Particle size traces modern Saharan dust transport and deposition across the equatorial North Atlantic

Michèlle Van Der Does, Laura F. Korte, Chris I. Munday, Geert Jan A. Brummer, Jan Berend W. Stuut

Research output: Contribution to JournalArticleAcademicpeer-review

Abstract

Mineral dust has a large impact on regional and global climate, depending on its particle size. Especially in the Atlantic Ocean downwind of the Sahara, the largest dust source on earth, the effects can be substantial but are poorly understood. This study focuses on seasonal and spatial variations in particle size of Saharan dust deposition across the Atlantic Ocean, using an array of submarine sediment traps moored along a transect at 12°N. We show that the particle size decreases downwind with increased distance from the Saharan source, due to higher gravitational settling velocities of coarse particles in the atmosphere. Modal grain sizes vary between 4 and 32 μm throughout the different seasons and at five locations along the transect. This is much coarser than previously suggested and incorporated into climate models. In addition, seasonal changes are prominent, with coarser dust in summer and finer dust in winter and spring. Such seasonal changes are caused by transport at higher altitudes and at greater wind velocities during summer than in winter. Also, the latitudinal migration of the dust cloud, associated with the Intertropical Convergence Zone, causes seasonal differences in deposition as the summer dust cloud is located more to the north and more directly above the sampled transect. Furthermore, increased precipitation and more frequent dust storms in summer coincide with coarser dust deposition. Our findings contribute to understanding Saharan dust transport and deposition relevant for the interpretation of sedimentary records for climate reconstructions, as well as for global and regional models for improved prediction of future climate.

LanguageEnglish
Pages13697-13710
Number of pages14
JournalAtmospheric Chemistry and Physics
Volume16
Issue number21
DOIs
Publication statusPublished - 4 Nov 2016

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particle size
dust
transect
summer
settling velocity
dust storm
intertropical convergence zone
winter
climate
ocean
sediment trap
regional climate
global climate
climate modeling
spatial variation
grain size
seasonal variation
wind velocity
atmosphere
mineral

Cite this

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title = "Particle size traces modern Saharan dust transport and deposition across the equatorial North Atlantic",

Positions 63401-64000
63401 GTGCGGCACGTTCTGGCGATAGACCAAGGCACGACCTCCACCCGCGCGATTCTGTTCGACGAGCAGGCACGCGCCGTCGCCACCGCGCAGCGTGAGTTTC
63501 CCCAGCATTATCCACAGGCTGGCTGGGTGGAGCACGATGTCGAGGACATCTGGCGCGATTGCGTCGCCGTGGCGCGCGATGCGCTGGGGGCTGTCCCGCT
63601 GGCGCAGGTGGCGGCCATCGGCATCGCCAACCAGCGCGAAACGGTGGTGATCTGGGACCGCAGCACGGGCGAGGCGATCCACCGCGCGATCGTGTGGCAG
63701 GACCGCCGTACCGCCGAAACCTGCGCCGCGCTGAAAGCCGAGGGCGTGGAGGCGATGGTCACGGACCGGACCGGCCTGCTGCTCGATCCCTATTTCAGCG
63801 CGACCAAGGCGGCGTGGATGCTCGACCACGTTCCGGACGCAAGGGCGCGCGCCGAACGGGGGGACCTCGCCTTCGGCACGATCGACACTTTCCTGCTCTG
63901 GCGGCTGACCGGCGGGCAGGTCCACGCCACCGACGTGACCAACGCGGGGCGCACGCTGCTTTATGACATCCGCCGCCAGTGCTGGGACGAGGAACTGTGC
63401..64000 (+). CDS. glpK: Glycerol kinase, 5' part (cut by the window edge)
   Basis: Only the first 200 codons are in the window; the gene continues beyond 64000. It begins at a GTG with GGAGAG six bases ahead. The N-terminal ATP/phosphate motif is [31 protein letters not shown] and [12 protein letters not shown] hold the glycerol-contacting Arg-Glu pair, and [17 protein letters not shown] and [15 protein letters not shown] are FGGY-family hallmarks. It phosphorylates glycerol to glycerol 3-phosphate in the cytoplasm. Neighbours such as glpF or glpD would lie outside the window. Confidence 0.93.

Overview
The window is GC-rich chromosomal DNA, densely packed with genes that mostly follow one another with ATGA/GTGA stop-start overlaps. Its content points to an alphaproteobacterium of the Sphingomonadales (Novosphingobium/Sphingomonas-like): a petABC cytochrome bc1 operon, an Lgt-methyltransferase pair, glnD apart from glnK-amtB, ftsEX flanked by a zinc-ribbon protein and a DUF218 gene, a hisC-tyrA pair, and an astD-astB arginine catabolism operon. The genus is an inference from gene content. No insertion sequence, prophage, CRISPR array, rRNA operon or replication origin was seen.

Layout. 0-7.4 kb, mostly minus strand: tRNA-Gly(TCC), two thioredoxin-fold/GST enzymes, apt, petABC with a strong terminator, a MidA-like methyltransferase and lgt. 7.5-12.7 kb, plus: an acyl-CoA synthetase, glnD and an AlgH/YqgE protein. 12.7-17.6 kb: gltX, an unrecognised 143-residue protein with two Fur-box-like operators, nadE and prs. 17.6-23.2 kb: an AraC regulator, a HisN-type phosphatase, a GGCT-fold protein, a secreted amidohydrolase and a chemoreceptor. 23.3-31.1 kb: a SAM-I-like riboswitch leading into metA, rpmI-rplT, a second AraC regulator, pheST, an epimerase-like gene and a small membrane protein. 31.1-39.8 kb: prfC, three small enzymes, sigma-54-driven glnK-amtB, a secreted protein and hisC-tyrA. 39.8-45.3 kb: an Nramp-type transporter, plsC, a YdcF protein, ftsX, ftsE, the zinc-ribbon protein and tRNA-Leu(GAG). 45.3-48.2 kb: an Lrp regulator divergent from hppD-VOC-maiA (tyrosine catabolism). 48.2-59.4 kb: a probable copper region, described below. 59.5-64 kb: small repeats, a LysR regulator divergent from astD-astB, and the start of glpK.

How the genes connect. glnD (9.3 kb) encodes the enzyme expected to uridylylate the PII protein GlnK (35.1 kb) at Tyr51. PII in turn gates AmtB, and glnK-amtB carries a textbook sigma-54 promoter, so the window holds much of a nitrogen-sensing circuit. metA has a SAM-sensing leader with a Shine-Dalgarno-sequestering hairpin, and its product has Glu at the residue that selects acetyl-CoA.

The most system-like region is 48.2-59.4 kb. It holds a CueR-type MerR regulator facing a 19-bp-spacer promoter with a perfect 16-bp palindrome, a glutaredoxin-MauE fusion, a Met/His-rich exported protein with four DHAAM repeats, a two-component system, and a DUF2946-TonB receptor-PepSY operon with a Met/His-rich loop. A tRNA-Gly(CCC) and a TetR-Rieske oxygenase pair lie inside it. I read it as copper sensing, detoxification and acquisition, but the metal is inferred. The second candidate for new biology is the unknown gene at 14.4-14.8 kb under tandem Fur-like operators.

abstract = "Mineral dust has a large impact on regional and global climate, depending on its particle size. Especially in the Atlantic Ocean downwind of the Sahara, the largest dust source on earth, the effects can be substantial but are poorly understood. This study focuses on seasonal and spatial variations in particle size of Saharan dust deposition across the Atlantic Ocean, using an array of submarine sediment traps moored along a transect at 12°N. We show that the particle size decreases downwind with increased distance from the Saharan source, due to higher gravitational settling velocities of coarse particles in the atmosphere. Modal grain sizes vary between 4 and 32 μm throughout the different seasons and at five locations along the transect. This is much coarser than previously suggested and incorporated into climate models. In addition, seasonal changes are prominent, with coarser dust in summer and finer dust in winter and spring. Such seasonal changes are caused by transport at higher altitudes and at greater wind velocities during summer than in winter. Also, the latitudinal migration of the dust cloud, associated with the Intertropical Convergence Zone, causes seasonal differences in deposition as the summer dust cloud is located more to the north and more directly above the sampled transect. Furthermore, increased precipitation and more frequent dust storms in summer coincide with coarser dust deposition. Our findings contribute to understanding Saharan dust transport and deposition relevant for the interpretation of sedimentary records for climate reconstructions, as well as for global and regional models for improved prediction of future climate.",
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Particle size traces modern Saharan dust transport and deposition across the equatorial North Atlantic. / Van Der Does, Michèlle; Korte, Laura F.; Munday, Chris I.; Brummer, Geert Jan A.; Stuut, Jan Berend W.

In: Atmospheric Chemistry and Physics, Vol. 16, No. 21, 04.11.2016, p. 13697-13710.

Research output: Contribution to JournalArticleAcademicpeer-review

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